“It was a natural partnership,” Bridlewood’s George Isaacs
told Thoroughbred Daily News at the
time, since both Eclipse and LaPenta were already sending their youngsters to
receive pre-training at Bridlewood.
That early education comes under the direction of Jonathan Thomas, a horseman virtually from birth at Paul Mellon’s historic Rokeby Farm. His budding career as a jockey was halted by serious injury, and although he made it back to the saddle, it was on an amateur basis. His professional pursuits turned instead to training. Aside from a stint as trainer for the late King Abdullah in Saudi Arabia, Thomas was also an assistant to Christophe Clement, Dale Romans, and Tapwrit’s trainer, Todd Pletcher.
Tapwrit arrived at Bridlewood, near Ocala, Florida, with big expectations.
“Expectations were high for him, one because he was expensive, but he was always a physically impressive kind of colt,” Thomas said. “He was big, gangly, athletic.”
But precisely as a “big, growthy colt, he needed time to grow into himself and put it mentally together.”
The gray did just that, getting “incrementally better” throughout his time at Bridlewood.
“There was a moment of excitement – one work in particular at the farm where he put everything together.
“Overall, he was a pretty straightforward, late-maturing type of horse. No real behavioral problems, like a big baby.”
Shortly after officially getting his name, Tapwrit joined Pletcher at Saratoga last summer, and on September 3, he was ready to make his debut in a seven-furlong maiden. His 5-1 odds implied that he’d probably need this first race to bring him on.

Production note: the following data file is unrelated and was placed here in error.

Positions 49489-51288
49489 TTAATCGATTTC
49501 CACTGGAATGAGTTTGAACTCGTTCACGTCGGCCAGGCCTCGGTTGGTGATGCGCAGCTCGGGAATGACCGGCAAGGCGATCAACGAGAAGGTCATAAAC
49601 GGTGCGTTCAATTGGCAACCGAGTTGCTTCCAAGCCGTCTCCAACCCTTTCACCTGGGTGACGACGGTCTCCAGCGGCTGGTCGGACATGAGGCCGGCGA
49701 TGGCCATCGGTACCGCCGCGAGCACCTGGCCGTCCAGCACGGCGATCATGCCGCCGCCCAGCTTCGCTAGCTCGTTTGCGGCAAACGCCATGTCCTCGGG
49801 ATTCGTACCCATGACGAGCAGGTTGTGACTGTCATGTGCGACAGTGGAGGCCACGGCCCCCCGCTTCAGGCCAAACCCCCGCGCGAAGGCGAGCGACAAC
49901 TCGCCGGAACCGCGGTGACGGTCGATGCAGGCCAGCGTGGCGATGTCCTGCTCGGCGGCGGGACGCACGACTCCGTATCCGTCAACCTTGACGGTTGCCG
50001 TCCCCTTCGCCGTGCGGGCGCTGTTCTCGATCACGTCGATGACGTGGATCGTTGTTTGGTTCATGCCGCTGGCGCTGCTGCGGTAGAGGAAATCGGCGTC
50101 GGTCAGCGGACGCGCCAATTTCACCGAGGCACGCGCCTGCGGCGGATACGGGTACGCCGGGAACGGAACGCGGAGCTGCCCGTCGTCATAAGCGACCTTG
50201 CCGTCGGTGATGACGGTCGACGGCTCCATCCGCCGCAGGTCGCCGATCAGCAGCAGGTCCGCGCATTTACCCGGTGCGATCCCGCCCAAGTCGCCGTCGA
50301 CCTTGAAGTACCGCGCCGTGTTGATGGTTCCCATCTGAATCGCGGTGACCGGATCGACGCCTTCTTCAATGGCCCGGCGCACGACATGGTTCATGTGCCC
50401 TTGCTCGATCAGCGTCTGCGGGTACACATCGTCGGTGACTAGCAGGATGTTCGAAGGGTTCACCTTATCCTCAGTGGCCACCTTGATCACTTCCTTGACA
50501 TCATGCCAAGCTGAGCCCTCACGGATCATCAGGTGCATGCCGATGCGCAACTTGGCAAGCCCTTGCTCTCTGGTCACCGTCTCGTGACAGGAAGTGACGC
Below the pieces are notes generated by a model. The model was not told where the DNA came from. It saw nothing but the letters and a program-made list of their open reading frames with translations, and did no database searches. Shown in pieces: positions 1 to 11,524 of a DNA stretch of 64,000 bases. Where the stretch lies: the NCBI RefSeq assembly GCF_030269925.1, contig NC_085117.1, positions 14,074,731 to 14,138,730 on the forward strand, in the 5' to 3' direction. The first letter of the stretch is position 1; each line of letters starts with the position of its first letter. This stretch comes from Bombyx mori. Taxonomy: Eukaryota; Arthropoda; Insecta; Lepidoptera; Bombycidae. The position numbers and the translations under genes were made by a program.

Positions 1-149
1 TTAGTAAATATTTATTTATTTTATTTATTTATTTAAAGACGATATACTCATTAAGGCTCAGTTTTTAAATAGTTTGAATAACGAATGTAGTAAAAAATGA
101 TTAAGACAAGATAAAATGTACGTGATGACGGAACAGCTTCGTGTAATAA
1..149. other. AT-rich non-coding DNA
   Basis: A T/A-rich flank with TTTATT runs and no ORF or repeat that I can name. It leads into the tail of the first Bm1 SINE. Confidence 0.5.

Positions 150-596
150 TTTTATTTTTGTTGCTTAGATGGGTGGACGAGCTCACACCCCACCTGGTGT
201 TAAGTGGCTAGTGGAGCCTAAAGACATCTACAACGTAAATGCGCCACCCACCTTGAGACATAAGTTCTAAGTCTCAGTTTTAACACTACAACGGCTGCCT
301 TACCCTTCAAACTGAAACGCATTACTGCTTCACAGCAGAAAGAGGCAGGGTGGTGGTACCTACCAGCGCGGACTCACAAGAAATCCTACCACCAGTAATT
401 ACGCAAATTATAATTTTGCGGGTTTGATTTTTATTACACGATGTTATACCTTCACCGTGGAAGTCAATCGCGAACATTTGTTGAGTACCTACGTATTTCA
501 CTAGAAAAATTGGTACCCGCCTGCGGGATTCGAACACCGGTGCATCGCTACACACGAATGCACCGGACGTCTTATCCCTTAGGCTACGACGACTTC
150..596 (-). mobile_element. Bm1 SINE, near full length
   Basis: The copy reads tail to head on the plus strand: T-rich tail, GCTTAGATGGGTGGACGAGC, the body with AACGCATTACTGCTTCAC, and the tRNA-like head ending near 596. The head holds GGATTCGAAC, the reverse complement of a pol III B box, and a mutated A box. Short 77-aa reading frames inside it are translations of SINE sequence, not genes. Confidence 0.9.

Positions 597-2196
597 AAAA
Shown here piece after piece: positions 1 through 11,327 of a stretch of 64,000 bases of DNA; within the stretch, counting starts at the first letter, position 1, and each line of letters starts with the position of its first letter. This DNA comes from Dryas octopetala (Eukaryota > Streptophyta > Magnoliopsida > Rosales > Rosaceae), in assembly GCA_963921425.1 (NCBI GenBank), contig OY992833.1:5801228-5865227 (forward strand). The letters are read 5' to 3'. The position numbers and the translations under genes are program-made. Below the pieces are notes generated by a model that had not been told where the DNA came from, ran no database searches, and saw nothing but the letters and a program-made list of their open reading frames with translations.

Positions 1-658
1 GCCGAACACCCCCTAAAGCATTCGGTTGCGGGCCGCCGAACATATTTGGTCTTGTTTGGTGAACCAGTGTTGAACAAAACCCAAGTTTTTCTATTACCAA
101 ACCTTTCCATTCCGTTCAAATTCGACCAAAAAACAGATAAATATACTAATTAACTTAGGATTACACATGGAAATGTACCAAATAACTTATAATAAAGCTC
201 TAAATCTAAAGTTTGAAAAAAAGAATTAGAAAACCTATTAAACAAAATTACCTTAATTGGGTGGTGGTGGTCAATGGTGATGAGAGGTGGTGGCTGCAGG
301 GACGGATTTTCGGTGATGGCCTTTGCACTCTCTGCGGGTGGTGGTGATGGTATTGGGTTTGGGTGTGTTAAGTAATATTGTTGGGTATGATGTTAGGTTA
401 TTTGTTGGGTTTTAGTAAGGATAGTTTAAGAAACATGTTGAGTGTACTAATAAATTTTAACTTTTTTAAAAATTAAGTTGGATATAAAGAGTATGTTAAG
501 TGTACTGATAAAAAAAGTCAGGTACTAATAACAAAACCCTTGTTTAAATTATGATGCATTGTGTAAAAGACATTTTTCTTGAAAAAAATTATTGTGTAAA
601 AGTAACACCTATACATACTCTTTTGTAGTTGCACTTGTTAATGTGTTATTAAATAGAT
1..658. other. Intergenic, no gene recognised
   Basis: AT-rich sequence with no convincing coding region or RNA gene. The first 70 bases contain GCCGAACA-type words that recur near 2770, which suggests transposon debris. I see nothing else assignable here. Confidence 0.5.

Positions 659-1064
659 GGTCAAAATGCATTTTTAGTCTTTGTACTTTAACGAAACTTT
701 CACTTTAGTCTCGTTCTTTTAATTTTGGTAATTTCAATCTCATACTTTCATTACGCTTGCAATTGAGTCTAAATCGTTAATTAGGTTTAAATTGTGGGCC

Even so, few could have forecast that Tapwrit would tire to last of 10 after chasing a torrid pace out wide. From making a splash as a pricey purchase at Saratoga the year before, he now flopped at the “Spa” in an inauspicious start to his career.
Snellings, back home at Denali, remembered the letdown well.
“We kept hearing good reports – Todd likes him, thinks he’s going to be OK.”
Then: “Oh hell, what happened?”
Snellings noted that “maybe it just took a while” for Tapwrit to come into his own.
That’s how Thomas sees it as well, chalking that first race up as educational.
“The experience of being at Saratoga was super-helpful,” Thomas said. “Everything was a learning experience.”
Thomas also praised Tapwrit’s team of owners – “such a cool group of guys” – for how they dealt with their big investment’s trailing home on debut.
“The partnership group with Robert LaPenta, Eclipse, and Bridlewood – they have been excellent owners,” he said.
“We all had a good conversation. No one panicked, just regrouped, and let the horse get back into the swing of things.”
Tapwrit has gone from strength to strength since. Thomas finds his progression reminiscent of his former pupil Destin, one of the notable sophomores of 2016 who just missed in the Belmont (G1). The parallel goes beyond the fact that Destin and Tapwrit are both Pletcher trainees and Tampa Bay Derby (G2) winners.
“He reminds me a lot of Destin, a horse who’s incrementally gotten better. The horse has always been athletically gifted; he just needed time to grow up mentally.
“Now if he can only do a nose better than Destin in the Belmont!”
While not making a direct comparison, Snellings mentioned that Tapwrit has something broadly in common with Animal Kingdom. In 2011, racing media kept asking Snellings if anything had ever stood out about the Derby winner.
“Absolutely nothing. The real good ones stay out of trouble, go along with the program.
“It was the same kind of deal with Animal Kingdom.”
Tapwrit fans will hope that the “same kind of deal” extends to wearing the roses.
Photos of Tapwrit as a foal and yearling courtesy of Sara Fagan